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Vaccilating vaccine-thinking throws up new challenges

Johnson & Johnson jabs may not protect sufficiently against Delta variant; recovered vulnerable may need more than ‘one shot’ and Brits jabbed with Indian Astra may not be allowed into Europe…

Vaccine-thinking changes all the time as experts grapple with the changing pandemic panorama. 

This week the ‘news’ in Portugal is that the Johnson & Johnson one-shot vaccine MAY not properly protect against the Delta variant; that people considered vulnerable who have recovered from Covid-19 MAY need two shots of an approved vaccine, rather than just one – and that Brits fully-vaccinated with the AstraZeneca vaccine MAY not be welcome into Europe after all.

The constantly changing goalposts underline how these vaccines are ‘so new’ that not even ‘the experts’ know enough about them.

Thus the latest stories – none of them yet translated into policy changes, but all of them increasing uncertainty:

For people in Portugal who thought they had completed their vaccinations against Covid-19 with the help of the one-shot Johnson & Johnson jab, national media is reporting Válter Fonseca, coordinator of the country’s technical commission on vaccination, saying that the vaccine’s efficacy when faced with the Delta variant is still ‘uncertain’.

Johnson & Johnson “have already communicated that the immunological response of the vaccine against the Delta variant is being tested, but there is still not any data available…” reports SIC television news, using the headline: “Who took the Johnson & Johnson vaccine may need a booster” (see update below).

The ECDC (european centre for disease control) meantime has recommended that people at risk who have recovered from Covid-19 should not just take one shot to be ‘well protected’, but two. In other words they should not be treated any differently than people who have had no exposure to the virus at all.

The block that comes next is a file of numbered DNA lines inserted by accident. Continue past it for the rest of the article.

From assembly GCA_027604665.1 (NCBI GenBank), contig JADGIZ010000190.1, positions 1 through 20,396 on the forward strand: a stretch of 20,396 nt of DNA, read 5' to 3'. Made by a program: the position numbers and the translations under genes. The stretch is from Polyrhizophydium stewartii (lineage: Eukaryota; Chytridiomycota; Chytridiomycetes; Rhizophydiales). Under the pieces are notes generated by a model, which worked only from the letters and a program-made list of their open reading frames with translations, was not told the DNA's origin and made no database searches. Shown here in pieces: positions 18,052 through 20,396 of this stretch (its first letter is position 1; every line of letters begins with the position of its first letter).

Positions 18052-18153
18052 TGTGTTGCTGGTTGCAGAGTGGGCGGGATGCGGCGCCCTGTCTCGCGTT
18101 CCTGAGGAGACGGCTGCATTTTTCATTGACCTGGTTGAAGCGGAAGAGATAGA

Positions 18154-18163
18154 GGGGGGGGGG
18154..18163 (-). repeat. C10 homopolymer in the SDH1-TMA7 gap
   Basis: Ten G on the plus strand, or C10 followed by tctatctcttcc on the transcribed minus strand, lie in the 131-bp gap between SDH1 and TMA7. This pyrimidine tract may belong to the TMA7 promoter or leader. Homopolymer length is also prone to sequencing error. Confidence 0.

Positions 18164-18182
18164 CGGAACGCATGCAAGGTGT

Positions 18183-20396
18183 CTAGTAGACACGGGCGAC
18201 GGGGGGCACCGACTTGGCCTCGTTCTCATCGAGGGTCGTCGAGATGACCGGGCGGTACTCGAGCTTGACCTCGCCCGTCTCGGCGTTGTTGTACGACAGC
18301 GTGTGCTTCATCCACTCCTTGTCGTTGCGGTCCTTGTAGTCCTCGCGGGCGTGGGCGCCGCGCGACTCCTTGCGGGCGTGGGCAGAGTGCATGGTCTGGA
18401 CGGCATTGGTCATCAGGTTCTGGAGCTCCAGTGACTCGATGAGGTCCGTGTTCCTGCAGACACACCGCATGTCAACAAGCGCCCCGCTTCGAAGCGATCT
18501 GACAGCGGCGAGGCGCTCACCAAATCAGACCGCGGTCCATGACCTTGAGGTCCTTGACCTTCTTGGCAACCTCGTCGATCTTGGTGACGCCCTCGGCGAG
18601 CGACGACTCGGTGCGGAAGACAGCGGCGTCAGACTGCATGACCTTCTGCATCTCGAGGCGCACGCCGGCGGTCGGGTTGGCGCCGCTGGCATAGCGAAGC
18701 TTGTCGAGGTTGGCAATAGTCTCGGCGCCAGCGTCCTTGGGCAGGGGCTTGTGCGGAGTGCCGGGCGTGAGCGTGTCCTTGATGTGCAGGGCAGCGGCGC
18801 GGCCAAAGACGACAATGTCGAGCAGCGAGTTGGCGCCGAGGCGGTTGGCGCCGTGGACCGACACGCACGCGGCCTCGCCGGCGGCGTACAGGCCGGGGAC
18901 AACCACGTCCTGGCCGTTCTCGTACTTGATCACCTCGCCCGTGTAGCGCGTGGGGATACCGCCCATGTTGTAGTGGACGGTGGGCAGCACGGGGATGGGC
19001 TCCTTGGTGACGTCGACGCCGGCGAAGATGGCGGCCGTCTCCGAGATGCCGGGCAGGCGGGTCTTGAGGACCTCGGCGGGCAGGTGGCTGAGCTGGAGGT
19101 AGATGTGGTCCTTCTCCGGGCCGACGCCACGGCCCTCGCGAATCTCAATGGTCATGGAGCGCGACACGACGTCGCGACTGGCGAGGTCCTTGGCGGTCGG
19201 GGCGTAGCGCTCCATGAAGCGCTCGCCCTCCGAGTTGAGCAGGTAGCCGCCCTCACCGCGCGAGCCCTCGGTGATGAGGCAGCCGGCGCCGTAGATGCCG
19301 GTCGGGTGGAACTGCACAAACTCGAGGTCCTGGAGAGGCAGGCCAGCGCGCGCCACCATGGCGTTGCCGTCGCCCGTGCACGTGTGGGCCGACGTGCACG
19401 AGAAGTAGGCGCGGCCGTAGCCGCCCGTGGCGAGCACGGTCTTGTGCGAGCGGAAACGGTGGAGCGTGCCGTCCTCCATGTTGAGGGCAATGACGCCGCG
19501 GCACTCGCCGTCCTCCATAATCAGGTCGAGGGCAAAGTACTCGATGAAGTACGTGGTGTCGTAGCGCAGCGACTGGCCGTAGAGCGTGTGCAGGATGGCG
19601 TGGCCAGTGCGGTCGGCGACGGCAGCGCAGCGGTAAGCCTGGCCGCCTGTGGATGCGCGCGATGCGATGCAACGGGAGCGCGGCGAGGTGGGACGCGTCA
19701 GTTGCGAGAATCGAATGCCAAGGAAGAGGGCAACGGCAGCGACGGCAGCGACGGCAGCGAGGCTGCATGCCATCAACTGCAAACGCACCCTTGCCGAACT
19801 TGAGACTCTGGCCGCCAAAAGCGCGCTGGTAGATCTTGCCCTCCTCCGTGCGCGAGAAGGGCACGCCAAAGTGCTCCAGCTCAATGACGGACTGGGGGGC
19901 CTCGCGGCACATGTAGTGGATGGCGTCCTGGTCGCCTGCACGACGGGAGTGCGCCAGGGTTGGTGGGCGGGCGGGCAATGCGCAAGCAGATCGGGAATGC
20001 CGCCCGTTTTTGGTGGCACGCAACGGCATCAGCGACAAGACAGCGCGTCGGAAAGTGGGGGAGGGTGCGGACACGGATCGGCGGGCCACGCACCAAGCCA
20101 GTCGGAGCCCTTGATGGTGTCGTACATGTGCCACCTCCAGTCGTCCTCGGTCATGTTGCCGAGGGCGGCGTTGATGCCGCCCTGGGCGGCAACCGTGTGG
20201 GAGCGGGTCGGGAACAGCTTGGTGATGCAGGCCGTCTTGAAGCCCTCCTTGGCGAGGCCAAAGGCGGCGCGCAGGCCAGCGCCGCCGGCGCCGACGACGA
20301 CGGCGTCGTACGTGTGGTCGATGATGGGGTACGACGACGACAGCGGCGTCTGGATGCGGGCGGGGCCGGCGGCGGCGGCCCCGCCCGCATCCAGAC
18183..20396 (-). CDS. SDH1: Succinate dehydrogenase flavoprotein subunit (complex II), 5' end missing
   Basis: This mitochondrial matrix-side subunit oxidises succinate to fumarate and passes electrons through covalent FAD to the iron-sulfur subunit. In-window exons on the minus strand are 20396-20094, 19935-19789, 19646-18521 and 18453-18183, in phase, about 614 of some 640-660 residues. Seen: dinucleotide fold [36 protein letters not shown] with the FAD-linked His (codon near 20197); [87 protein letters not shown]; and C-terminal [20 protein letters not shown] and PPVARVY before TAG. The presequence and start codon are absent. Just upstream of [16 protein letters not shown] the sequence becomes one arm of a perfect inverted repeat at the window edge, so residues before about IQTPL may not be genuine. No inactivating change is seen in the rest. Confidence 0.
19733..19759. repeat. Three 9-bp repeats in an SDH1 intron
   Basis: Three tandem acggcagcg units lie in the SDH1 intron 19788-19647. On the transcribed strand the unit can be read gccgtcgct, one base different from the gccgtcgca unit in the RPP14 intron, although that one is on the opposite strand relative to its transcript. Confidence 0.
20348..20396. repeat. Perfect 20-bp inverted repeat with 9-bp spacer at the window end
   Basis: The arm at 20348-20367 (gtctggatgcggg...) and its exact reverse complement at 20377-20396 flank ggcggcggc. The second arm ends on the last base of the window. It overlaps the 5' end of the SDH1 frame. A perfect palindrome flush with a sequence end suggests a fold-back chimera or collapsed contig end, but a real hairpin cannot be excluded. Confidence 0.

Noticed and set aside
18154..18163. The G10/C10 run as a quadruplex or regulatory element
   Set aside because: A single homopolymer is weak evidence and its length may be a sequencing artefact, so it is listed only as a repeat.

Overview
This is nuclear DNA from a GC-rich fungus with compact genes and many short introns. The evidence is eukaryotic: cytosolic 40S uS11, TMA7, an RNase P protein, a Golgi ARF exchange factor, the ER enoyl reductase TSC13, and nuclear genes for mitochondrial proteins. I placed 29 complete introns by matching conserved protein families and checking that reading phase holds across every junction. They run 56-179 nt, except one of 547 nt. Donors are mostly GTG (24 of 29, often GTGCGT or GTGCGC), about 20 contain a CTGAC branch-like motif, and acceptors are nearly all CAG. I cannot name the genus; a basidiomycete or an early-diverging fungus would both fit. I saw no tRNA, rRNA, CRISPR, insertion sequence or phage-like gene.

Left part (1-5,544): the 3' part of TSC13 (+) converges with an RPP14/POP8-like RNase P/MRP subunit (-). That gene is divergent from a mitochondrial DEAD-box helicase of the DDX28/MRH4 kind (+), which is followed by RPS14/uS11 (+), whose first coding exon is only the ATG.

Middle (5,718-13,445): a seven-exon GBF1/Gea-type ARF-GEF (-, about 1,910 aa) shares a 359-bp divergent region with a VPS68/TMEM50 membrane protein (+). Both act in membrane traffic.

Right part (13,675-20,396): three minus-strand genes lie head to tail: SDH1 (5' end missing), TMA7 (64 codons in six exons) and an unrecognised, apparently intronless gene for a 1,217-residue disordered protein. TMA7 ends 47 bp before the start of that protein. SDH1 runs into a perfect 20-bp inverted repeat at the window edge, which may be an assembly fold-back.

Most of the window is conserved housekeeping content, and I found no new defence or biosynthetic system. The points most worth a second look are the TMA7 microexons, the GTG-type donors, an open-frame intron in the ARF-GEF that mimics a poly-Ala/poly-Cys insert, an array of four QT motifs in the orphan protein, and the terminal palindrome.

Bearing in mind experts previously have said that natural infection is always ‘more robust’ than immunity conferred by the vaccines (click here), and that DGS health authority policy is to give the recovered just one shot of vaccine, it is little wonder that people are becoming confused.

The Daily Telegraph has added to this confusion by reporting that around five million Britons who received the two-shot Indian version of the AstraZeneca vaccine – dubbed Covishield – may be barred from entry into the EU this summer as the jab is not yet ‘recognised in Europe’ for the purposes of the Covid Digital Certificate.

The blow isn’t limited to Britons. 

Says the Telegraph: “the EU ruling has already sparked outrage in Asia and Africa, where the Indian manufactured shot – which forms the backbone of the Covax distribution scheme – has been widely used”.

Up till now the only vaccines authorised by EMA, the European Medicines Agency, are Pfizer-BioNTech, Moderna, Johnson & Johnson, and the version of the Oxford-AstraZeneca vaccine manufactured in the UK or Europe.

But to confuse the situation even more it appears the Astra jabs administered in UK that were manufactured in India were presented to the people receiving them as “Vaxzevria”, the name chosen for the Astra shot following the initial furore over risks of blood clotting (click here).